Capsulotomy with repair during THA yielded no anterior capsular defects
Published results showed patients who underwent total hip arthroplasty through the direct anterior approach with capsulotomy and repair had no anterior capsular defects compared with patients who underwent capsulectomy only.
Alexander S. McLawhorn, MD, MBA, of Hospital for Special Surgery, and colleagues collected metal artifact reduction sequence (MARS) MRI at discharge and 1-year follow-up for 32 patients who underwent THA through the direct anterior approach. Of these patients, 17 underwent capsulotomy and repair and 15 underwent capsulectomy only. Each MARS MRI was scored by a radiologist blinded to intraoperative data, and researchers graded anterior capsular integrity, status of the piriformis and conjoint tendons, and muscle atrophy.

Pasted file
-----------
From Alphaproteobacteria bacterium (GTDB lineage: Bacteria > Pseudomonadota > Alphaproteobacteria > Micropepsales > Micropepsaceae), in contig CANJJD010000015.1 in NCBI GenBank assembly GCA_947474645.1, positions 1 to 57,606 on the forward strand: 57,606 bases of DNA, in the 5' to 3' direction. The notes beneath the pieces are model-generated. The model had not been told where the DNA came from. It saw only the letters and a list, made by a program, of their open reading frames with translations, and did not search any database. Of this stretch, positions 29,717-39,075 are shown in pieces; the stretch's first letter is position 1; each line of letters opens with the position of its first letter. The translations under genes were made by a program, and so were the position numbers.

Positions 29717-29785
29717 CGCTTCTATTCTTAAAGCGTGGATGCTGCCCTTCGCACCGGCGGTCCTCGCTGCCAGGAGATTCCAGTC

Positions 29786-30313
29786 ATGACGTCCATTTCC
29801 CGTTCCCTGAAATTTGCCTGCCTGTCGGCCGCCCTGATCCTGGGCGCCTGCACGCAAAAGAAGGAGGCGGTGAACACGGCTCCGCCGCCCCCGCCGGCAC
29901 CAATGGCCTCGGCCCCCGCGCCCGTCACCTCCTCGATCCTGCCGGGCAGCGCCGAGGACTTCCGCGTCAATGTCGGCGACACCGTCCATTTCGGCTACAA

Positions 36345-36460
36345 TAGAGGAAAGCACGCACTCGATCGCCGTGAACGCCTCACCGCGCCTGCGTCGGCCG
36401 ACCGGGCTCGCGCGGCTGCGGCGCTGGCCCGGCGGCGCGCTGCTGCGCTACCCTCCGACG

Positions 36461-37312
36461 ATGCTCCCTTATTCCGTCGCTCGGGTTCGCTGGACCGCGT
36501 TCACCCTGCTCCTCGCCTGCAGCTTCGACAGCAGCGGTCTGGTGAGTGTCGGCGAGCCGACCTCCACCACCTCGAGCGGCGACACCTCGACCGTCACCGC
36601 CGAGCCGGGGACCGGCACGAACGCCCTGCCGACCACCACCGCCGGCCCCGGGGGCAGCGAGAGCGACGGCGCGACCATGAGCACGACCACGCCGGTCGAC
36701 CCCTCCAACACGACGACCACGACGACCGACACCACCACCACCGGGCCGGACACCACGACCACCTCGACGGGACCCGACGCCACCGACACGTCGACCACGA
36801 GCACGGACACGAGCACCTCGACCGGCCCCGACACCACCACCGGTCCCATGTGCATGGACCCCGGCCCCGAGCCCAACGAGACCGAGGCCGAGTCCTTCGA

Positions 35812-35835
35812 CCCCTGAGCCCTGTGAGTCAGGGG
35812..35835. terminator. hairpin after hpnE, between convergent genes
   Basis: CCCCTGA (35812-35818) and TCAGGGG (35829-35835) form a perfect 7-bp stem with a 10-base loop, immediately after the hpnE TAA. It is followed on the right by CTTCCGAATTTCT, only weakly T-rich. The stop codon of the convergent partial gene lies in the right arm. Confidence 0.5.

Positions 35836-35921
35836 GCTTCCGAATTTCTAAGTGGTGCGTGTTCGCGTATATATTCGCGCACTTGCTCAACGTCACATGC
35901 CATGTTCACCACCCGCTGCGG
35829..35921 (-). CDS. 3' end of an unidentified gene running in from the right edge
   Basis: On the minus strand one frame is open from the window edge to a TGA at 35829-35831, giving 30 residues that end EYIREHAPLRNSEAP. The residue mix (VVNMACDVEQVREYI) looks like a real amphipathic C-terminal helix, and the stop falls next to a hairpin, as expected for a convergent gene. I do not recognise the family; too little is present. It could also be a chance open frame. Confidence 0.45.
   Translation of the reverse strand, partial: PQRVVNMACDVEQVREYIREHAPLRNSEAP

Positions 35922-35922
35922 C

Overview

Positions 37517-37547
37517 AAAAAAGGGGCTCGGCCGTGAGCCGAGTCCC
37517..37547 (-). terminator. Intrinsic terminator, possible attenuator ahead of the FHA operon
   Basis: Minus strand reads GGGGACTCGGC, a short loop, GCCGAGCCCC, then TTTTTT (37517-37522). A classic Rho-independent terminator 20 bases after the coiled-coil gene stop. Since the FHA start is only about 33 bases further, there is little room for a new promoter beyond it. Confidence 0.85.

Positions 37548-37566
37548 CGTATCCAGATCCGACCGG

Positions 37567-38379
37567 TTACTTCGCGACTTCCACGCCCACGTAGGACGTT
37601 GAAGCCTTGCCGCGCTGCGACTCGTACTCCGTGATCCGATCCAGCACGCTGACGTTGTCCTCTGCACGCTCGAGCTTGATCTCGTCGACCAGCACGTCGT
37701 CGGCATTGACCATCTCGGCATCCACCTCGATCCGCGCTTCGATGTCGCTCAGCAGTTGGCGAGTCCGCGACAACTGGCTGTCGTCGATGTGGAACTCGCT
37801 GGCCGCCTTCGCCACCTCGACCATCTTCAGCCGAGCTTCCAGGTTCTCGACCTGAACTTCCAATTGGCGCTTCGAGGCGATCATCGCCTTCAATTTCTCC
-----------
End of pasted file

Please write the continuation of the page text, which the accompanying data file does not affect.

Results showed 75% of piriformis tendons and 38% of conjoined tendons were intact immediately postoperatively. Researchers found intact piriformis and conjoined tendon in 97% of patients at 1 year. However, researchers noted many of the intact piriformis and conjoined tendons were in continuity through scar with the capsule. All patients had direct contact between posterior capsule and bone, according to results.
McLawhorn noted formation of an anterior pseudocapsule occurred in 100% of patients who underwent anterior capsule repair, while 27% of patients who underwent capsulectomy had persistent anterior defects.
“Thus, we can speculate that anterior capsular repair may improve anterior stability for [direct-anterior approach] DAA THA, as we have observed for posterior capsular repair and posterior stability for posterior approach THA,” McLawhorn told Healio Orthopedics.